With great power comes great responsibility, and as MOH you’ll be given some pretty big responsibilities on the big day.
Congrats! Your best mate in the world has selected you to be her maid of honour! That is a major privilege, and one that must be taken seriously. Because there’s more to Maid of Honour duties than organising the hen party, or simply bossing the other bridesmaids about. You’ve been given the leading role in your friend’s biggest day, and with that comes unexpected responsibilities.
These days, a maid of honour can be called many things. ‘Chief bridesmaid’, ‘matron of honour’ or even ‘best woman’. But however you are named, the maid of honour duties remain the same. And this extends further than simply helping out on the wedding day, you’ll be involved in the planning too. And this is such a fun and exciting time, one that you’ll be able to play a significant part in.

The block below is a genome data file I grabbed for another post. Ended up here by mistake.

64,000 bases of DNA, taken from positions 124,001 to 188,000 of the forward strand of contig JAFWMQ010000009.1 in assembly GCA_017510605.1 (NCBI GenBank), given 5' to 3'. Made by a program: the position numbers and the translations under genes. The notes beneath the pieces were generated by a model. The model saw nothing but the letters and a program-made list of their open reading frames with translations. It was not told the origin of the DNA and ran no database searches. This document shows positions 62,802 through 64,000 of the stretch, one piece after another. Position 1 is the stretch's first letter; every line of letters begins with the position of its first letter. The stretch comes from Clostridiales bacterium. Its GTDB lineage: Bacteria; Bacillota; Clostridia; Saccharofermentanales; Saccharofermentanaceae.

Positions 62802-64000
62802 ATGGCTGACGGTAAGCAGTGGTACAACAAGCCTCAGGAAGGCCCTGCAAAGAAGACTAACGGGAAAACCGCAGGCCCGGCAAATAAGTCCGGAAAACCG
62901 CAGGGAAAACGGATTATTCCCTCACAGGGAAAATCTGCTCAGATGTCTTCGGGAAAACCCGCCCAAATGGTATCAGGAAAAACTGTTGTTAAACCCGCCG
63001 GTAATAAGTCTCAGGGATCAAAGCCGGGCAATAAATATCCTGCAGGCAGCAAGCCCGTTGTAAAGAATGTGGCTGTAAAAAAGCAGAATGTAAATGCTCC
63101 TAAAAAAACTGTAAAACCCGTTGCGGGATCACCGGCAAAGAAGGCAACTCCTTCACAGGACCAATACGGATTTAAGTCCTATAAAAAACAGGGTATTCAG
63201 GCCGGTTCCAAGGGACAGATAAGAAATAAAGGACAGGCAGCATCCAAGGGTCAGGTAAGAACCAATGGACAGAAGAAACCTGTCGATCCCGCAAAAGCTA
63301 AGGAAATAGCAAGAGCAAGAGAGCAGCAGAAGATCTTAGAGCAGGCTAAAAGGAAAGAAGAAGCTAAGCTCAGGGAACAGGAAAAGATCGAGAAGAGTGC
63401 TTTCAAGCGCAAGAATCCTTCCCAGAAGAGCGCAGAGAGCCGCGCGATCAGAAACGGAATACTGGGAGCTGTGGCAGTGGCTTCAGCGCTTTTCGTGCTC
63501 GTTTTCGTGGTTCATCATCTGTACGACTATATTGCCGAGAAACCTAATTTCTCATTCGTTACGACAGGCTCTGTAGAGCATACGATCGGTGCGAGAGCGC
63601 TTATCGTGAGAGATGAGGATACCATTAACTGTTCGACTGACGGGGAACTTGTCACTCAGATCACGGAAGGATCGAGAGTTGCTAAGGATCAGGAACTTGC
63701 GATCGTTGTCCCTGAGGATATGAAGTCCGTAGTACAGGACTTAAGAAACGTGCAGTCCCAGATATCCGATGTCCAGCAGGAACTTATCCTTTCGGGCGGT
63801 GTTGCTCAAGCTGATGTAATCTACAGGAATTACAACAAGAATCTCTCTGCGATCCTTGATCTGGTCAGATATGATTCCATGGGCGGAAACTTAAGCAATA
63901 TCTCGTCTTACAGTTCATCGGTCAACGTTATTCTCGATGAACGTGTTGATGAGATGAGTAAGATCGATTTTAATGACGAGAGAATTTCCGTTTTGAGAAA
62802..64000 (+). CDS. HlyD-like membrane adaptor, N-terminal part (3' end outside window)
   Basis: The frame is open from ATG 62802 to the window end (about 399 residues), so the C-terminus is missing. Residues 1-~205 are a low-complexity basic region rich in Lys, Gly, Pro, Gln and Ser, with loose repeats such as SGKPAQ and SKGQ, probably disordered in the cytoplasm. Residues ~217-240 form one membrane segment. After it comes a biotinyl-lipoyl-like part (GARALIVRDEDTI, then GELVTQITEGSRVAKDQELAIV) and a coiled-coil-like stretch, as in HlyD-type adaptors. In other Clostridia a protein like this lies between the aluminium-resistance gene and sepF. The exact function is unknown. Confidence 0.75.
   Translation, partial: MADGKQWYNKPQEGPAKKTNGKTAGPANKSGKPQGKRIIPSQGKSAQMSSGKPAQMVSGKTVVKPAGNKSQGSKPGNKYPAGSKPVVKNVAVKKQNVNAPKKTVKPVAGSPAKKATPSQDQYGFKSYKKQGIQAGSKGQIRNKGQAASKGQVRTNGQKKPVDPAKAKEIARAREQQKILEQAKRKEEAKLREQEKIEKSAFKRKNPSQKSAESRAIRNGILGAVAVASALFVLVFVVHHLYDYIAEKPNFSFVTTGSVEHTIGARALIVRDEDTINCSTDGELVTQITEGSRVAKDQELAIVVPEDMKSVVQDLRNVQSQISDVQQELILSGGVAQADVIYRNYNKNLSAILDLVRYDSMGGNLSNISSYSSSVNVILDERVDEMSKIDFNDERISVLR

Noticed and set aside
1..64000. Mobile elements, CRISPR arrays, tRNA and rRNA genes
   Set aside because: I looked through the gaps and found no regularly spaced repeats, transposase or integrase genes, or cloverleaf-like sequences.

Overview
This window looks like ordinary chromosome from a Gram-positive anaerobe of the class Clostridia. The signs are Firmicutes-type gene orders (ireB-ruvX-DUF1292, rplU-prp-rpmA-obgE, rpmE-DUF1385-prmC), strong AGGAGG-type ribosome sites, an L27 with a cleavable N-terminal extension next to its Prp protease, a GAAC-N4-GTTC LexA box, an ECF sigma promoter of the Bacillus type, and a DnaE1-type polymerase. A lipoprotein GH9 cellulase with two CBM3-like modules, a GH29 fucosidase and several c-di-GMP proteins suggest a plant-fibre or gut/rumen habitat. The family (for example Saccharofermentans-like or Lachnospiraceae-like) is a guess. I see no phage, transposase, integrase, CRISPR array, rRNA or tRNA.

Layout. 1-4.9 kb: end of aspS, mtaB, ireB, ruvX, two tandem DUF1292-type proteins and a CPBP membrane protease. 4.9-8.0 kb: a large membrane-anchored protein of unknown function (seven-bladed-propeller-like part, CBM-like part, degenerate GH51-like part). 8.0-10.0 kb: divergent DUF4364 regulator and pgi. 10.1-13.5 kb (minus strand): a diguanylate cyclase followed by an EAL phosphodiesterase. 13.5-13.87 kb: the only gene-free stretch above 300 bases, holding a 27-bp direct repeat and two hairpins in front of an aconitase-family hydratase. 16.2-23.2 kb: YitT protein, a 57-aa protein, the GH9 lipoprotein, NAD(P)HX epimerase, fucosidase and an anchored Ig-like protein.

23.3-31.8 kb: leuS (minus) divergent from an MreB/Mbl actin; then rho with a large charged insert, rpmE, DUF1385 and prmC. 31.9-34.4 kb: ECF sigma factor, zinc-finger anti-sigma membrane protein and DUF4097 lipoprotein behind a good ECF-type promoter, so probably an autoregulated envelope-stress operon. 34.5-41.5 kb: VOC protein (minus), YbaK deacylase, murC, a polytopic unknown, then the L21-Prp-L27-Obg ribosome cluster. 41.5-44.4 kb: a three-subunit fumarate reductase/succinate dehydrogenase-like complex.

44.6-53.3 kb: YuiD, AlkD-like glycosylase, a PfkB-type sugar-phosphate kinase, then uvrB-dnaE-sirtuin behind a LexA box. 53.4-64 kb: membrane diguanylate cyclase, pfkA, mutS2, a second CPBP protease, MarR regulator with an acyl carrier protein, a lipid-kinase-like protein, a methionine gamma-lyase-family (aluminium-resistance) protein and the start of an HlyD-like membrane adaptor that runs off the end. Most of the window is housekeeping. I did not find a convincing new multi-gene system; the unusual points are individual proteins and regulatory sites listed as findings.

From organising the bridesmaids and advising on the best wedding dress, to giving a maid of honour speech and being armed with tissues at all times, your duties are varied, but always important.
Ready and armed with a notepad, pen and corkscrew? Answer your burning questions below, and get the low-down on how to be the best maid of honour with our go-to duties guide and tips on everything you need to know.
What is the Difference Between the Maid of Honour and Bridesmaid?
A maid of honour and bridesmaid are both very important roles, but typically the maid of honour has more responsibilities than a bridesmaid. A bridesmaid is expected to attend the wedding, look amazing and assist where needed on the big day. Whereas the maid of honour is an integral part in the lead up to and planning of the wedding day itself.
What’s a Married Maid of Honour Called?
Traditionally, if the maid of honour is not married, they are called a ‘chief bridesmaid’ or ‘maid of honour’. If they are married, then they’re called a ‘matron of honour’. There is no difference between the duties and responsibilities of a maid of honour or a matron of honour, however the advantage of having someone who has already been married before is that they’ll have prior experience of planning a wedding.
Why is it Called a Maid of Honour?